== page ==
building walls

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“Something there is that doesn’t love a wall?”  But without walls how will we know who’s in and who’s out?  What will tell us which group is going to heaven?  How will I explain the difference between Church of Christ and Baptist?  Where will the line sit that one must cross for salvation?

I don’t know much about sociology and psychology — but I’d definitely put my money on most people enjoying walls.  And not because their fathers told them so, or because fences make good neighbors.  I think we just enjoy delineating our stances and separating ourselves from one another.  We devote ourselves to denominations, pledge allegiance to flags, generally prefer certain genders or ethnicities, and divide our lives into categories as if there is no overlap.  Some of us don’t even like our foods to touch.

If living in Jesus doesn’t break down walls — and instead results in building more of them — I don’t think I want any part of him or his religion.  And I’m pretty sure I’m not alone in that.

My muse for the day — Robert Frost:

Something there is that doesn’t love a wall,
That sends the frozen-ground-swell under it,
And spills the upper boulders in the sun;
And makes gaps even two can pass abreast.
The work of hunters is another thing:
I have come after them and made repair
Where they have left not one stone on a stone,
But they would have the rabbit out of hiding,
To please the yelping dogs. The gaps I mean,
No one has seen them made or heard them made,
But at spring mending-time we find them there.
I let my neighbour know beyond the hill;
And on a day we meet to walk the line
And set the wall between us once again.
We keep the wall between us as we go.
To each the boulders that have fallen to each.
And some are loaves and some so nearly balls
We have to use a spell to make them balance:
“Stay where you are until our backs are turned!”
We wear our fingers rough with handling them.
Oh, just another kind of out-door game,
One on a side. It comes to little more:
There where it is we do not need the wall:
He is all pine and I am apple orchard.
My apple trees will never get across
And eat the cones under his pines, I tell him.
He only says, “Good fences make good neighbours.”
Spring is the mischief in me, and I wonder
If I could put a notion in his head:
“Why do they make good neighbours? Isn’t it
Where there are cows? But here there are no cows.
Before I built a wall I’d ask to know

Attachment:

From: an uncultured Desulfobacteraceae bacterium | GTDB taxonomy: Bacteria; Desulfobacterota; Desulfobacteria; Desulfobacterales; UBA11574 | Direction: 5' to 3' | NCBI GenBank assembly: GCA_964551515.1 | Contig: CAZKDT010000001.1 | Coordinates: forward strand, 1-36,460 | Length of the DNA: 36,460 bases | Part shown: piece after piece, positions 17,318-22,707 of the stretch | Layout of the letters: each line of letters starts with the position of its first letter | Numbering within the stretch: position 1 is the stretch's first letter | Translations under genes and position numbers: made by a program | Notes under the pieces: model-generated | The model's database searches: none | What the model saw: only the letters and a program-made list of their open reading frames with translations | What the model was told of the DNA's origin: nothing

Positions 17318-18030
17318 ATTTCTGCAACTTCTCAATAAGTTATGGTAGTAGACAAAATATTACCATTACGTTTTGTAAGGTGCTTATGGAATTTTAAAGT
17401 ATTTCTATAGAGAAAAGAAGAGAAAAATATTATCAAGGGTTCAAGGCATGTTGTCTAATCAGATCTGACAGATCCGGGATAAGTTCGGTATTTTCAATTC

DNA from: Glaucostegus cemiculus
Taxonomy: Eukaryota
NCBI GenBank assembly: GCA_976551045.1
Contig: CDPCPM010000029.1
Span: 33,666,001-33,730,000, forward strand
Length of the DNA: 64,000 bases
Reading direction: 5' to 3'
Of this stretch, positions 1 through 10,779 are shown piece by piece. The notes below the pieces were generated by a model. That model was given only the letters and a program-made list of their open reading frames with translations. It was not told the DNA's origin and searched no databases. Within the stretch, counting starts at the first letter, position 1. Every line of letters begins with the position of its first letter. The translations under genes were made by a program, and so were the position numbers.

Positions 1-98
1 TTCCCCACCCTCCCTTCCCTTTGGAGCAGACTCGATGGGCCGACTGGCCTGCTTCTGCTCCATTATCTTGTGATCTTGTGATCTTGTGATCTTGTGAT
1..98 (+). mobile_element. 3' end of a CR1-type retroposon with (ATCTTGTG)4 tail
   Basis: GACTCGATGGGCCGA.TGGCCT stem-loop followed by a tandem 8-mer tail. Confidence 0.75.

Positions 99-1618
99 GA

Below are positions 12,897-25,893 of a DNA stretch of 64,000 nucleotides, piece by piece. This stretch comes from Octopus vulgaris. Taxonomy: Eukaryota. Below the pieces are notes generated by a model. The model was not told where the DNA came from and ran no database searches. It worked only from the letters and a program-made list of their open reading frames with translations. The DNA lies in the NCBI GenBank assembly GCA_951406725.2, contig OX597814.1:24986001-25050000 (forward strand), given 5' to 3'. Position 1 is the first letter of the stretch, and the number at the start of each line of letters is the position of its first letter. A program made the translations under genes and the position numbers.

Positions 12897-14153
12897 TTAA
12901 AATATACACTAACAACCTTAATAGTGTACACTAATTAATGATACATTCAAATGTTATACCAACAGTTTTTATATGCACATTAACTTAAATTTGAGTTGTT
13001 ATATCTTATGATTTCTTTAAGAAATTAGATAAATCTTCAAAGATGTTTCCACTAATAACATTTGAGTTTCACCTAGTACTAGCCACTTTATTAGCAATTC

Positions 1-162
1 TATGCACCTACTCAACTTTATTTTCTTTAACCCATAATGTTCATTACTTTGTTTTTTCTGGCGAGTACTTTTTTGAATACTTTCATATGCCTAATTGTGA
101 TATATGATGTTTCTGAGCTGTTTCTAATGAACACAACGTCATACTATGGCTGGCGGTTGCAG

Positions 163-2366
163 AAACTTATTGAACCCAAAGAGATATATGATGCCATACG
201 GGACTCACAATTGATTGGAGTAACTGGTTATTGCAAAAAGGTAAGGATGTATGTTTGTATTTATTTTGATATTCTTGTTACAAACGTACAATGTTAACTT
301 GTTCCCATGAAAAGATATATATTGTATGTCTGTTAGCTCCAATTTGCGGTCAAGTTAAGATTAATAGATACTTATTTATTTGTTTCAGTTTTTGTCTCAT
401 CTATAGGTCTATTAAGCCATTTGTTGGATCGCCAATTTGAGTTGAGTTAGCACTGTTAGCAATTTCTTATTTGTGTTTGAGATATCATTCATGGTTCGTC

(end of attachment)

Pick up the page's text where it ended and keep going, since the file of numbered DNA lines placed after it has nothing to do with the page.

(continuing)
What I was walling in or walling out,
And to whom I was like to give offence.
Something there is that doesn’t love a wall,
That wants it down.” I could say “Elves” to him,
But it’s not elves exactly, and I’d rather
He said it for himself. I see him there
Bringing a stone grasped firmly by the top
In each hand, like an old-stone savage armed.
He moves in darkness as it seems to me,
Not of woods only and the shade of trees.
He will not go behind his father’s saying,
And he likes having thought of it so well

He says again, “Good fences make good neighbours.”


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10 Comments

Filed under just thinking, quotes

10 responses to “building walls

  1. The book, The Shaping of Things to Come, was written by two men. One is from New Zealand and the other is from Australia. The share that in their homelands there are two different ways to keep your herds. One is to build a fence around your range. The other is to drill a well. When the cattle or sheep grow up around that well they stay close enough they can return for the water.

    We can either build and maintain the fences or live near the water of life. I prefer the later. I prefer to see all the people who stay close to Jesus as my people. While we will likely disagree on things at the fringes where walls would be built, staying focused on “the short list” reminds us that we have the same core.

    • i remember that from the book. that book, by the way, is the book (other than the bible) i deem most important in the shaping of my thoughts on missiology and ecclesiology. great book.

    • David Robinson

      I haven’t read that book, but that what was exactly what came to my mind. Hugh spoke on that a few months ago at our communion service in Denver. I’m glad you mentioned it John because I wouldn’t have known the original storyteller.

  2. This may have little to do with building walls, but I have just arrived in Geita and will be here for the next eleven days! Would love to say howdy if/ when we both have the time– email me j dot hargrave at ocmc dot org or Zain 0782 356 817 .

    • james, i’m in mwanza today, but should be back tonight or tomorrow morning at the latest. i’ll give you a call. do you know your schedule and when you’d be most able to get away from the group? where are you guys staying?

      my number is 0789 007 660 if you need anything while you’re in town.

  3. JMF

    JKK–

    Really great response, bro! I’ll be stealing that if you don’t object.

    One time I heard something to the effect of: “Man’s first sin was disobeying God. His second sin was the establishment of boundaries.”

    Suggesting, building fences, drawing lines, creating borders, etc. Thought it was an interesting point.

  4. I am blessed by your blog Brett

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